Bank account details, telephone numbers, addresses and a host of other sensitive customer information has been found in rubbish bags behind a High Street bank.

The two black bags contained banking details for the company in charge of Brighton Festival's Udderbelly venue.

Halifax customer Richard Inverarity, 53, of Brunswick Road, Hove, made the discovery after watching a television programme about ID fraud.

He said: "I thought I would go and have a look behind Halifax and I found these two bags with bank account numbers and telephone numbers in. There was a lot of rubbish as well, mostly food, but these documents should have been shredded."

An FSA spokeswoman said: "We require firms to have in place adequate systems to prevent people getting consumers' confidential details. In the past we have taken this very seriously."

The watchdog fined building society Nationwide almost £1 million in February this year after a laptop was stolen from an employee's home.

Nationwide did not start an investigation until three weeks after it was taken. It claimed the information on the computer could not be used by ID fraudsters but that did not stop the FSA handing out a £980,000 fine.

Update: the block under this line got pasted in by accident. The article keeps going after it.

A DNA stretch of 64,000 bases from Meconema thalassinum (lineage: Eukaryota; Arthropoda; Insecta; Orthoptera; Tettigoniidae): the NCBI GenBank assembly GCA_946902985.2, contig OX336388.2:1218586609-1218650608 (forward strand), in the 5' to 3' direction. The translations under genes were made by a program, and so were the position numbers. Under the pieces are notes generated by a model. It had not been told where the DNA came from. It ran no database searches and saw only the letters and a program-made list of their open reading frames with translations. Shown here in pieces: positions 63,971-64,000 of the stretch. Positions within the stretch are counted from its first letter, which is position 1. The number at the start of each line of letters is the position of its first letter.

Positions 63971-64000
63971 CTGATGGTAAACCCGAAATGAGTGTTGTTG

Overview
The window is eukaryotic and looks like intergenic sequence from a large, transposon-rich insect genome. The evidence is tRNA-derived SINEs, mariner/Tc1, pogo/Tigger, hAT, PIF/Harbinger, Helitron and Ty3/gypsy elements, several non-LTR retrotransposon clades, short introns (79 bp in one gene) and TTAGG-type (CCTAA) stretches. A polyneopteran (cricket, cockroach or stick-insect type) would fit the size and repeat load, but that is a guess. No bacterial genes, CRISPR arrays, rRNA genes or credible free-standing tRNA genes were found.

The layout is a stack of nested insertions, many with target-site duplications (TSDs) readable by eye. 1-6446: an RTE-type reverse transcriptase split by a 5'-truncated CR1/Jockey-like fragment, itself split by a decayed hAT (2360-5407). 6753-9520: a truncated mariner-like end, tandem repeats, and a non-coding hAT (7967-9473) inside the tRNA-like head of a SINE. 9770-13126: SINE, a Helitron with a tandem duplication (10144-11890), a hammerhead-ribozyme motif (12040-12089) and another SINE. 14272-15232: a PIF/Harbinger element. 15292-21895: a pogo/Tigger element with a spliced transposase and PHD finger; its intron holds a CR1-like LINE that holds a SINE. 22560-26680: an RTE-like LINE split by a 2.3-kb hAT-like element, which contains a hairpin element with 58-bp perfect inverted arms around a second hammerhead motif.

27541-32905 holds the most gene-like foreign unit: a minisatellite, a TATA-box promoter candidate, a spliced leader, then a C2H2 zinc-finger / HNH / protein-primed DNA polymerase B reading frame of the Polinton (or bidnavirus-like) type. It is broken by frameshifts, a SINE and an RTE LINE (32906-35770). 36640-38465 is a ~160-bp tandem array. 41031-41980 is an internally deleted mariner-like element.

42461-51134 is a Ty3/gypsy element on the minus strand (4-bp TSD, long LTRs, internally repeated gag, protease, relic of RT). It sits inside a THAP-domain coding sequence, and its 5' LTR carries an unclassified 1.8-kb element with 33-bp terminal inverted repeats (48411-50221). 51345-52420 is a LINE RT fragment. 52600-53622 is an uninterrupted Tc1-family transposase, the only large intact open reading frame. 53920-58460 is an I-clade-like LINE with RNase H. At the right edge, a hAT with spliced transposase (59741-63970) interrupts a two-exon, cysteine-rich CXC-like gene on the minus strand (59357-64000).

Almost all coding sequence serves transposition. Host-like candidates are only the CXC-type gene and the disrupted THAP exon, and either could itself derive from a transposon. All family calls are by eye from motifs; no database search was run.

The Argus called several customers whose details were found at the branch behind Udderbelly.

Richard Creek, of Brighton, said: "It is disgusting and there is no excuse for it. You put your trust in them to keep your details secure and they do this."

Another, who did not wish to be named, said: "It's dreadful.

I'll be taking this up with the Halifax immediately."

Penny Sims, spokeswoman for the Udderbelly, said: "If there has been a breach of security we are very unhappy about it and will be taking it up with the bank as soon as possible to find out more on the situation."

A Halifax spokesman said he could not comment on the incident but the bank would launch an investigation.

He said the bank normally shredded documents and had lockable waste bins.

Last month, The Argus highlighted identity theft hotspots in Sussex. About 35 per cent of central Brighton's population fall into a high-risk category.

Other ID theft hotspots were Horsham, Haywards Heath, Worthing and Chichester.